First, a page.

In the book, The Little Book of Talent, the author wrote a chapter about five ways to pick a high-quality coach. As I navigated through the section, I found these traits to be true in any of the excellent coaches I've had and known over the years.
1. Find a Coach Who Doesn't Remind You of a Courteous Waiter: Great and courteous waiters are nice to have at a restaurant, but not so much as a coach.Great waiters focus all their efforts on making you as comfortable and happy as possible. They take care of everything and tell you not to worry about anything. If your coach does this, he may be nice, but in no way are you getting better.
2. Find a Coach Who Invokes a Little Fear In You: The author wasn't talking about someone you cower down to or who bullies you. He was talking about someone who you have feelings of respect, admiration and even a small amount of healthy fear. You know this coach is going to hold you to a different level of accountability. They only care about your actions and not your words. They are honest with what they tell you. This truth may hurt, but it's with all intention of making you better.
3. Find a Coach Who Gives Short and Clear Directions: The worst coaches are those who talk too much. You can go through a whole practice or session and get nothing out of it, but a headache. Great coaches give short and clear directions. Their purpose isn't about making you feel how smart they are, but guiding you toward a target. The author wrote, "Coaching is about creating a connection and then delivering useful information."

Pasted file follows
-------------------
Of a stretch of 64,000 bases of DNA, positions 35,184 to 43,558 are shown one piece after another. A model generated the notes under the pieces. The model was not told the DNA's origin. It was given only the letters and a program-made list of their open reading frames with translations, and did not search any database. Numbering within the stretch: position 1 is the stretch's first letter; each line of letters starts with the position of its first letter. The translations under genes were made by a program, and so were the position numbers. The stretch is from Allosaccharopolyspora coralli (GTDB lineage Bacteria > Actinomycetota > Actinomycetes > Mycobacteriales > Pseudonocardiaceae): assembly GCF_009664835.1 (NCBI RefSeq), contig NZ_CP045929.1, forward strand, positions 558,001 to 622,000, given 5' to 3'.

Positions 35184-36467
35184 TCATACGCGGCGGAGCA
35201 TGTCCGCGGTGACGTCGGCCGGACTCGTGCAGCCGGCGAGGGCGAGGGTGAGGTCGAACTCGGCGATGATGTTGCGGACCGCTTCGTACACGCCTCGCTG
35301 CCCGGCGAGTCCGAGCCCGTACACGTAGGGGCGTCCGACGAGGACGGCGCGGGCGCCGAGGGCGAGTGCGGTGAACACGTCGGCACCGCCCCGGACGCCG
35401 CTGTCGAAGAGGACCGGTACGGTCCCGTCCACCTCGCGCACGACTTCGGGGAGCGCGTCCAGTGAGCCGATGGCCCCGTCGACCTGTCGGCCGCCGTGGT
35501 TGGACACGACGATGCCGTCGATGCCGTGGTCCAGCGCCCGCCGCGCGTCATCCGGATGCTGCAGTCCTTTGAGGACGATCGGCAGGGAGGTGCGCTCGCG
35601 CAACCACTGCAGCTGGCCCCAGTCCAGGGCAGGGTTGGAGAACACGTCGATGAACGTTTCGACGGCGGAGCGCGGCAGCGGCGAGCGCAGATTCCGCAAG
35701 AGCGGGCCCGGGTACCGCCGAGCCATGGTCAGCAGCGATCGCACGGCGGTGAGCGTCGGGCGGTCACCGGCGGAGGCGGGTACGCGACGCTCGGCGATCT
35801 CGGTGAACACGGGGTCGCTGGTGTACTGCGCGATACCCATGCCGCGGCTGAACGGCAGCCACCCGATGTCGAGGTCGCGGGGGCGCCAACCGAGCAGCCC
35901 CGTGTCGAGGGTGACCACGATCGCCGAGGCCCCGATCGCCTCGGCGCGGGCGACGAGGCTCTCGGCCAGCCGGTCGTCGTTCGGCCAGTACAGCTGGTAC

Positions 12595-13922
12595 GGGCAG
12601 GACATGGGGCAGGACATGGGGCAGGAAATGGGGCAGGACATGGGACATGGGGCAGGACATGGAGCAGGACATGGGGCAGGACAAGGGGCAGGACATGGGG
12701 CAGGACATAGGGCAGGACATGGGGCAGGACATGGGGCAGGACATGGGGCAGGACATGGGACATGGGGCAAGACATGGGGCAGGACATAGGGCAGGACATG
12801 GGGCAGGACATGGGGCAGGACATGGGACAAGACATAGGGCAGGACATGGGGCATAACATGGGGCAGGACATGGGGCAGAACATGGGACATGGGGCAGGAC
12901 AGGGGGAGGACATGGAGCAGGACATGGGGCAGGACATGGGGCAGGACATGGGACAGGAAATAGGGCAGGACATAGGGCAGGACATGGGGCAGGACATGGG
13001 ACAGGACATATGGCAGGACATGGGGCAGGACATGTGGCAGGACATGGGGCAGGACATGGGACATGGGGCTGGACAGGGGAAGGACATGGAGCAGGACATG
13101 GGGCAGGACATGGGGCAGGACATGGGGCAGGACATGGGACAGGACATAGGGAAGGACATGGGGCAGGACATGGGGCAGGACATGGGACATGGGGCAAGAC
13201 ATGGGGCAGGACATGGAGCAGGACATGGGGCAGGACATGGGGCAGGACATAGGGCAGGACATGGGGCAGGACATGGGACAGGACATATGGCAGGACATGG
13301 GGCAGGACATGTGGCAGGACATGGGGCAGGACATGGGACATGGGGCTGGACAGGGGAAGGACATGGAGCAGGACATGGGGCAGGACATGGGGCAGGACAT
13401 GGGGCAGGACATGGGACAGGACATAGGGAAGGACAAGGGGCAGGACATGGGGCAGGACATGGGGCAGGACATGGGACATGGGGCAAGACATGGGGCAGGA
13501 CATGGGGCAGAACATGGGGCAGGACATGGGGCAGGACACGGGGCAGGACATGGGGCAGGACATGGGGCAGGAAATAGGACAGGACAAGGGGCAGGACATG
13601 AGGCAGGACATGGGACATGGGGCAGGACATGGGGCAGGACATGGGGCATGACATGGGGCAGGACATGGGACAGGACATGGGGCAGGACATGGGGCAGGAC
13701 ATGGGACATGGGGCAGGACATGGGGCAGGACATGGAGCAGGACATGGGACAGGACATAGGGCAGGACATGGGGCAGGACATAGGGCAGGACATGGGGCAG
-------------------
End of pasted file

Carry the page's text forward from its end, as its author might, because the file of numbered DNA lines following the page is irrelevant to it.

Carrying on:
4. Find a Coach Who Teaches Fundamentals: Fundamentals are the core of your skill and must be mastered to be great. The greatest coaches aren't interested in the fancy pants crap. They understand what it takes to be a master. They build your foundation of skill and character on the fundamentals and are relentless about perfecting them.
5. Find a Coach Whose Had Experience and Results: The author's original 5th quality was, "Other things being equal, pick the older person." I changed it because I believe age doesn't always bring results and experience. I've met some coaches in their 20's who are great, and some in their 60's who are not. Older and more experienced coaches who have gotten results were usually learners and risk takers early. They have more knowledge and wisdom to bring to the table. If they've got results, and have the four characteristics above, they are probably a the best choice.